Wellbeing

7 Things You Should Never Overlook When Renting

Renting can be stressful, so it’s not surprising that sometimes you cut a few seemingly harmless corners to secure yourself a property. But Malcolm Gunning, president of the Real Estate Institute of Australia, an independent association for Australia’s real estate sector, says that there are some key areas that no young renter should overlook.

To ensure you secure a place that fulfils your needs and remains within your budget from the beginning to the end of the lease term, Gunning provided seven helpful tips. So next time you’re looking for a rental, make sure you’ve factored in this advice.

#1 Use the inspection to actually inspect

When you walk into a property on inspection day, don’t just wander around aimlessly imagining the dinner parties you’ll host, or how good an indoor plant will look in the space. This is your chance to inspect that state of repair the house or apartment is in, and make sure everything is in working order.

“Walk around the property and turn the taps on,” says Gunning. “Check the water pressure and make sure it’s to your liking. Make sure the cupboards close. Take note for signs of water damage or white ants. Flush the toilets. Open things, smell things, touch things. You want to ensure it’s clean and functional.”

He also adds that the state you find the property in is the state you’ll be expected to leave it in, so take notes and photos as you see fit.

#2 Write a checklist 

All prospective tenants should have a checklist of their priorities, summarising the elements of a property that are of highest importance. For example, if you’re living alone, you don’t want to have to walk down a dark lane to access your property. If you have a car, you may need a parking spot available with the property.

“You need to have a very clear picture of what you need from the property as far as your life is concerned,” advises Gunning. “Twelve months can feel like a long time in a place you don’t love, or that’s too expensive. And once you sign the lease, you’re bound to it.”

#3 Know the restrictions

Before you sign a lease and prepare to move into a property, you need to know exactly what restrictions are applicable in the building.

Breaching lease terms can have serious legal, financial or reputation consequences.

“Pets are the classic restriction people overlook,” says Gunning. “So is the amount of people you can have living in the property. You need to know what you can and can’t do in the property. Are you expected to undertake garden maintenance? Are you able to sublet the second bedroom? You need to know exactly what the lease stipulates.”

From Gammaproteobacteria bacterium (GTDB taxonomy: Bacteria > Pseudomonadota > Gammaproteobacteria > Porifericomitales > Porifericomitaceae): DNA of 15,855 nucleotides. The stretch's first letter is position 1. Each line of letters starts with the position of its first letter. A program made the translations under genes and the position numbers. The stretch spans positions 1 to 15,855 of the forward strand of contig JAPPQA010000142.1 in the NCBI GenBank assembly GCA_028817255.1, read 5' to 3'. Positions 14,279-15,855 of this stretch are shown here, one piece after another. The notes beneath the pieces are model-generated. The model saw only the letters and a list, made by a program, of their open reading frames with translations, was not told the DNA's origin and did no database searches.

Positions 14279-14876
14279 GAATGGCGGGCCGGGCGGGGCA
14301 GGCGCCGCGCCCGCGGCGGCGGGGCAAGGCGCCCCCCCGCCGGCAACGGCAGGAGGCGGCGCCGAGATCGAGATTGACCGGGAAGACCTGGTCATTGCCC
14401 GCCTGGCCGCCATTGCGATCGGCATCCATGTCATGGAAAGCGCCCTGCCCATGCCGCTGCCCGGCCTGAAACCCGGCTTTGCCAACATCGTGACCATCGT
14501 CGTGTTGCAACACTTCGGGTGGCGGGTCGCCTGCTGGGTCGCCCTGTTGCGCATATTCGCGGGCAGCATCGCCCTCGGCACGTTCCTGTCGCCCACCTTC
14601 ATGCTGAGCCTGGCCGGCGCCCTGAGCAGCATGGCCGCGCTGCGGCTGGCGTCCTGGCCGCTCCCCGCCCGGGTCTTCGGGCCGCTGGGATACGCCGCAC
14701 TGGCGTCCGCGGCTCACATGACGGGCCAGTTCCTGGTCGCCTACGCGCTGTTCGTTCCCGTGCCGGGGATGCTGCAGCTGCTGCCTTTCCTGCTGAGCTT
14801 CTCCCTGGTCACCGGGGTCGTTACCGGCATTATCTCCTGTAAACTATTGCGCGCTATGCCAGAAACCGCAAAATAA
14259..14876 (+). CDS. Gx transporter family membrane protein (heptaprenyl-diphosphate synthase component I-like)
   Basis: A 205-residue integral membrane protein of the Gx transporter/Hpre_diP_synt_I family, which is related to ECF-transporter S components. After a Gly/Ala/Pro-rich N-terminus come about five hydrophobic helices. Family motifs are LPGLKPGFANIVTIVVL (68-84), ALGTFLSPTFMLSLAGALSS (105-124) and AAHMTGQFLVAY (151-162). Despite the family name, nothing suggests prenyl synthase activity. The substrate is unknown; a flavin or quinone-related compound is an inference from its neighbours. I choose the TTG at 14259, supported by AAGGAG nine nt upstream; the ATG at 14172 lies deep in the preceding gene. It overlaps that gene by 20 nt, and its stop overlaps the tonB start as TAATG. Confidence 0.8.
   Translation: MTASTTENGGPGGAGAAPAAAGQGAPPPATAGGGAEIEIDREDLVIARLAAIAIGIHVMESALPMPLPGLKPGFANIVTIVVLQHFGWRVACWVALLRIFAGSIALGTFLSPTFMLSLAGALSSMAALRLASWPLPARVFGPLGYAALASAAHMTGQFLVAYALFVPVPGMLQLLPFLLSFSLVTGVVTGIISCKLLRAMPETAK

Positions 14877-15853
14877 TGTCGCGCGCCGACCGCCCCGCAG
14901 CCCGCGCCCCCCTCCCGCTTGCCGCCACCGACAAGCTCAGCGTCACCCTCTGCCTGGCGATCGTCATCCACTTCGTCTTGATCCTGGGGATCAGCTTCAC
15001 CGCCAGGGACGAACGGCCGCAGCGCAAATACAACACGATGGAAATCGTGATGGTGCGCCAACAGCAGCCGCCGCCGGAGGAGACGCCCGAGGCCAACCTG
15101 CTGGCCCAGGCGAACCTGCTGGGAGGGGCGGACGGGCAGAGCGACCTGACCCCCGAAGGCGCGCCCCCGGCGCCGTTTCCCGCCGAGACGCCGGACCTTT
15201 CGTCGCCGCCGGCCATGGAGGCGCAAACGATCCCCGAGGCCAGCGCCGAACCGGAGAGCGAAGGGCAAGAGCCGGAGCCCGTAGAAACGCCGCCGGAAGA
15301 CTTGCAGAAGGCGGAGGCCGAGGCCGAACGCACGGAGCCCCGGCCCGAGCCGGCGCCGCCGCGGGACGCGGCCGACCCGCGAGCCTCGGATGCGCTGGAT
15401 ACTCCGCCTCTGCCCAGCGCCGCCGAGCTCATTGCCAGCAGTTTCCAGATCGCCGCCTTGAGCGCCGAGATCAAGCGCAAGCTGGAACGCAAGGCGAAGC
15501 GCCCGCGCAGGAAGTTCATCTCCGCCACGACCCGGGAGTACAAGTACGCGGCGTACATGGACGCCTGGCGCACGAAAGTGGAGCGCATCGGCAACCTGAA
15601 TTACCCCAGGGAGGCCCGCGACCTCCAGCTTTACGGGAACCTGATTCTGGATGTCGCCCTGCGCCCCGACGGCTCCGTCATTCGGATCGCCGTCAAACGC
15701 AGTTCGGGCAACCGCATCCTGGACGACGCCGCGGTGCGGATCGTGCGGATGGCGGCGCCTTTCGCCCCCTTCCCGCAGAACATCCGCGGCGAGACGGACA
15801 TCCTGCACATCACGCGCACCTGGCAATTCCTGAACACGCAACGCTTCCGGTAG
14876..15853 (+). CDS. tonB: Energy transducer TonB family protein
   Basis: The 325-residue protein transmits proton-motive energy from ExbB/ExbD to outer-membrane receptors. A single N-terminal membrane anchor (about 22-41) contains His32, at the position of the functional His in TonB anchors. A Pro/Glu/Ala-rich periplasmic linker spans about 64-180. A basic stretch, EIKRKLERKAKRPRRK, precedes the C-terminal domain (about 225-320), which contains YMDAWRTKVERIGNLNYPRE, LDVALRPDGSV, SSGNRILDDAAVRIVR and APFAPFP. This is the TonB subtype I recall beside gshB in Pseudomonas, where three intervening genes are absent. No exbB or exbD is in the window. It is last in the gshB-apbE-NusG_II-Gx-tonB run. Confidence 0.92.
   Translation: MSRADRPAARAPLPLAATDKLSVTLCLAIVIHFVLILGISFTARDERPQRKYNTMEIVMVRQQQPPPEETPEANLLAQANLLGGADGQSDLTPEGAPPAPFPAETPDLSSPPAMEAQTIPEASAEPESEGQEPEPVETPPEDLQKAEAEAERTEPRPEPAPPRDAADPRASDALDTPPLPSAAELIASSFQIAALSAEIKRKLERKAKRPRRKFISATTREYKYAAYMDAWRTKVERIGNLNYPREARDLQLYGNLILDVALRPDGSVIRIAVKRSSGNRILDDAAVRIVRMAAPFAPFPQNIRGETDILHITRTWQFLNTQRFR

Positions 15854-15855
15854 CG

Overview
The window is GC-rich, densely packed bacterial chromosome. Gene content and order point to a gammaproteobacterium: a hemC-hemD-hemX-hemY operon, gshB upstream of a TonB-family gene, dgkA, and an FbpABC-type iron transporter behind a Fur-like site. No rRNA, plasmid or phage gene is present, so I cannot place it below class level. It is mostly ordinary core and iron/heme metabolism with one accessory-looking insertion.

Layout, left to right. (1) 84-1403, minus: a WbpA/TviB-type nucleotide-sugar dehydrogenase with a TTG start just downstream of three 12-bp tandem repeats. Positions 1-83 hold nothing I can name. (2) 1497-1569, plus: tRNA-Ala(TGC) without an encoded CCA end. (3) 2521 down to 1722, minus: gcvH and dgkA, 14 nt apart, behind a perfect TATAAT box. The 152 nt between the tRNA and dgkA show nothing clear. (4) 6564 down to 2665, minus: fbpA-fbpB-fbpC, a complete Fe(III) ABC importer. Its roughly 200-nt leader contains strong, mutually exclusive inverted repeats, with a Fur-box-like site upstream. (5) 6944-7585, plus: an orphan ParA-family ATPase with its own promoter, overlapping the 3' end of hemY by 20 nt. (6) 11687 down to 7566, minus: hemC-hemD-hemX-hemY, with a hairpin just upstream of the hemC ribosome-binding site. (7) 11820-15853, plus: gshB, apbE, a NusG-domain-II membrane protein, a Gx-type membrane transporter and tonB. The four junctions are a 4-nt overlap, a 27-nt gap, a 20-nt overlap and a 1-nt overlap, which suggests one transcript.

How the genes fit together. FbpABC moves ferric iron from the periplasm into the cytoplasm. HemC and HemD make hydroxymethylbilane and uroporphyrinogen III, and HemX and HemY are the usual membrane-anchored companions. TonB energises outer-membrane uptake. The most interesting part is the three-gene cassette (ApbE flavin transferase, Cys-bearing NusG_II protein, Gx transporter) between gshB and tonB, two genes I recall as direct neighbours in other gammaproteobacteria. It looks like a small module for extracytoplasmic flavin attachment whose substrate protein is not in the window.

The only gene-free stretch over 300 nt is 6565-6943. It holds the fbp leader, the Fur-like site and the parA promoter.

He adds that breaching lease terms can have serious legal, financial or reputation consequences – meaning you might find it hard to secure another rental property. If you’re unsure about any term of your lease, always ask your real estate agent or landlord for clarification and more information, preferably before signing.

#4 Learn the lease

Despite being a long and verbose document, Gunning says it’s easy to learn to understand lease documents and translate them into layman’s terms. No matter how many times you’ve rented property in Australia, he says it’s important to be able to read and interpret a lease thoroughly.

Refer to websites such as realestate.com.au, Consumer Affairs Victoria or Just Landed to better understand your lease obligations and decode any complicated language or industry jargon.

#5 Be prepared to negotiate

Depending on the property and state or territory in which you’re seeking to rent, you may be able to negotiate some of the lease terms. Gunning says that pets are often a condition that can be negotiated, especially if you’ve got a proven record of responsible pet ownership.

“Pets these days are allowed in most properties,” he says. “So if the landlord says ‘no pets’, present a reference to them proving how you kept your pet previously, and accommodated the needs of the animal, the neighbours and the landlord. Ask them if they can reconsider.”

#6 Save easy money

Moving into a new rental can be costly, and most tenants are required to pay a bond, the first month’s rent, as well as cover any utility set-up costs, removalist fees and insurance overheads for the new property.

“The most important thing with young tenants is to think pocket first, heart second. Don’t fall in love with a property without knowing what it requires from you legally and financially. Think of convenience and security as top priorities,” Gunning says.

#7 Present well

Gunning says that the final key point to consider when hoping to secure the perfect rental is to ensure you present well. From first inspection through to application, show yourself as a reliable prospective tenant with a track record of renting ease and success.

“Make sure you have references for your application,” he says. “Attach a good comprehensive resume with comments from past managing agents to say you’re a good tenant and pay your rent on time. Consistency is really important.”

If you’re ready to go ahead with your rental application, check out this checklist for moving into your rental.


Izzy Tolhurst is a copywriter and editor. She writes about music, the arts, employment and international development. She also sings and plays an impressively amateur level of guitar in Melbourne band Go Get Mum. Find her rambling on Twitter @izzytolhurst.